Michael Pollan’s interesting article in the New York Times Magazine, “Nobody Cooks Anymore” points out a phenomenon I’ve been wondering about for a while: that even though more and more people are watching TV shows (and probably reading blogs) about cooking this does not seem to be inspiring them to be heading into the kitchen and actually cooking afterwards.  Admittedly, I’m not optimistic, but I want this to be a blog that makes people want to cook and also gives them tools to do so.  I’m busy, and I’m broke, and I’m a bit of a lazy cook, but on most days I still manage to sweet talk myself into cooking a home made dinner (though trust me, I have pizza-ordering days as well!), and I’m happier once I’m chopping and stirring, and smelling what I’m preparing.  And I feel healthier and happier after eating food that has been prepared by hands I know from ingredients that I know the origins of.  In fact, I’d bet (and this is something Mr. Pollan argues as well – he seems to be stealing all my arguments, and then he goes and gets them published in the NYT and books, oh well…) that without worrying about amounts and types of fats and carbs, and proteins, simply cooking our own food would make most of us healthier.

So, here goes, another blog about food and cooking…

Advertisements

§ 15 Responses to (drumroll please) The Introductory Post

  • Lisa G says:

    Emily! So excited to see you have a blog about cooking…I totally trust anything you write on this thing. Dreaming of spaghetti squash right now…hope you’re doing well.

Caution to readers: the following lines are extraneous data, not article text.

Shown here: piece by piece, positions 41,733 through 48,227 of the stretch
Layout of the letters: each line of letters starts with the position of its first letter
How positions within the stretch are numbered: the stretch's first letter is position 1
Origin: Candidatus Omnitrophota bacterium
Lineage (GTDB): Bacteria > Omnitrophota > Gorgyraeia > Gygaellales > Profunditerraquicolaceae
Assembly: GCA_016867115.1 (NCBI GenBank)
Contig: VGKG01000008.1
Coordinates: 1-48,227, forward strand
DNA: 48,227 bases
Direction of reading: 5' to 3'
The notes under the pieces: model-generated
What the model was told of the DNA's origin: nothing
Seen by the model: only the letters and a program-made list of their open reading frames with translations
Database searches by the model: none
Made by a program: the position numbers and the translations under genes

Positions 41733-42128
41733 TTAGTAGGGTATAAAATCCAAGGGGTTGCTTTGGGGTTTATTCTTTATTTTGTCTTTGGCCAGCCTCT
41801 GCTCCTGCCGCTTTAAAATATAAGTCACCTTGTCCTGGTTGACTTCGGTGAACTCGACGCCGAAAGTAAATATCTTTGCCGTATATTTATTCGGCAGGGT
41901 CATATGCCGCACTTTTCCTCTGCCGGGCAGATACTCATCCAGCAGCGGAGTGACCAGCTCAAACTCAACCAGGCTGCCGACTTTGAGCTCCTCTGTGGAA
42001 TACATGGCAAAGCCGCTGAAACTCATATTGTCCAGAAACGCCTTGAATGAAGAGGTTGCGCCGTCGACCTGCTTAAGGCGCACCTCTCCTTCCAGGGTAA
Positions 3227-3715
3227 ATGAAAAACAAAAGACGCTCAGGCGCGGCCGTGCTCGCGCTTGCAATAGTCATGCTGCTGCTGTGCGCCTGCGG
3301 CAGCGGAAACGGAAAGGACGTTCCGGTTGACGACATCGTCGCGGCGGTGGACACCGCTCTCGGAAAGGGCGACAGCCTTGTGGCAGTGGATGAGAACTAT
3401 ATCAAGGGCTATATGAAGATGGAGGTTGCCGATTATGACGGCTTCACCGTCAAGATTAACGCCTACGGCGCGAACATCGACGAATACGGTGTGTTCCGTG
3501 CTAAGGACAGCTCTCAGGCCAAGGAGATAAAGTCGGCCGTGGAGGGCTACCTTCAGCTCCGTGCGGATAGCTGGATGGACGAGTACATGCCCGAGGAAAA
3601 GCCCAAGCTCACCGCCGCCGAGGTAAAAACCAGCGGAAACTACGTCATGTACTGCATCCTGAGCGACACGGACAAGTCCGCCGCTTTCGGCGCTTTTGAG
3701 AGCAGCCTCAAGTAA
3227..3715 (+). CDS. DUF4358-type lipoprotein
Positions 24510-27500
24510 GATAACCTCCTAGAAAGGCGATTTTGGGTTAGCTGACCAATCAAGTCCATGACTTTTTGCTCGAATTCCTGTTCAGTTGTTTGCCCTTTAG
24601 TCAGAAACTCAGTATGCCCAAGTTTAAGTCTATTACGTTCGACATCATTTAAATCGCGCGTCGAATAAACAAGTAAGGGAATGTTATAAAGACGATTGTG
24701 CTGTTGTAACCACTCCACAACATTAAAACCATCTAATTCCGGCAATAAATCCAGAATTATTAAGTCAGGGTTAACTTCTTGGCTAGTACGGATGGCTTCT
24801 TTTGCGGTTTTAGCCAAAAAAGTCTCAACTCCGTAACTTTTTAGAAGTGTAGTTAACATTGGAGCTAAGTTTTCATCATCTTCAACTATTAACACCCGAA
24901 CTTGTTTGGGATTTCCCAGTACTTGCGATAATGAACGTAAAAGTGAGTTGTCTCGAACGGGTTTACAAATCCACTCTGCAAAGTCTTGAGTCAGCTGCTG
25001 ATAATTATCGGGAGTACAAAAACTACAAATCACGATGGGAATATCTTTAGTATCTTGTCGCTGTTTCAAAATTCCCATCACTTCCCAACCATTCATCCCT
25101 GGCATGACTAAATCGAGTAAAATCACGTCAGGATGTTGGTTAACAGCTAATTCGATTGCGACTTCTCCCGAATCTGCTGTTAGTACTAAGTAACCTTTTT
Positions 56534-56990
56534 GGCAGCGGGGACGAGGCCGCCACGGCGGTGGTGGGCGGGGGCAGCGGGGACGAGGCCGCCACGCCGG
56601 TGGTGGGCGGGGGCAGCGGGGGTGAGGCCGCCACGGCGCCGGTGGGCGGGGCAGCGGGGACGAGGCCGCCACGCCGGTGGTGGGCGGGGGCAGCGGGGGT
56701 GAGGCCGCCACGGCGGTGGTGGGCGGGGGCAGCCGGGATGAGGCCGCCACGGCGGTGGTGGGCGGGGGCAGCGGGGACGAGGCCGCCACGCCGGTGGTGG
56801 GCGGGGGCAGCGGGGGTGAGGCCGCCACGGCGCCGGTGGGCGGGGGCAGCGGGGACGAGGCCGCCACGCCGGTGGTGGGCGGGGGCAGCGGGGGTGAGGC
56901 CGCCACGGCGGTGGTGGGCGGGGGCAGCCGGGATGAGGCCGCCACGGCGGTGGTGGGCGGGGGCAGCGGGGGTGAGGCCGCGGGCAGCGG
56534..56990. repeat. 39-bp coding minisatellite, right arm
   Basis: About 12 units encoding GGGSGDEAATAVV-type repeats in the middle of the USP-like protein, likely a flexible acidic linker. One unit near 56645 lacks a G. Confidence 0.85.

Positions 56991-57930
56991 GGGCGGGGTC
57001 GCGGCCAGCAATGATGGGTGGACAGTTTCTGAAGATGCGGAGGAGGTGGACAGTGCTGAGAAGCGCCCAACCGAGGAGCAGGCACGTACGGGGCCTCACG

Lisa G

  • Emily- The world always needs new and unique expressions of all things- there is only ONE cooking blog by EMILY KUROSS- nobody else can do what you do – stay true to you and you will find tribe members. Love your writing!

  • Jen says:

    I also disagree that the world doesn’t need more food blogs. In fact, many people start a blog and stop, and many once popular blogs are now lying in the wasteland of the web, not updated and uncared for. Why shouldn’t a new group of bloggers jump right in? Whether inspired by others or just for ourselves, I say go for it (with both feet–or fingers, since we are talking about typing here).

    • Emily Kuross says:

      Why thank you Jen! I’m glad you think so, and when I think about it that way, I’m quite inclined to agree!

  • Rebecca says:

    I just stumbled upon your blog, I think through FoodGawker, and this reminds me of my life! Ok, not the nutritionist thing, or the whole grain issue…but you know, the busy, broke, lazy cook aspect. As someone who can relate to having been in the kitchen forever and yet not sure how to put a meal together without a recipe, this seems like a great place to be 🙂 Enjoying your entries and feeling inspired to cook!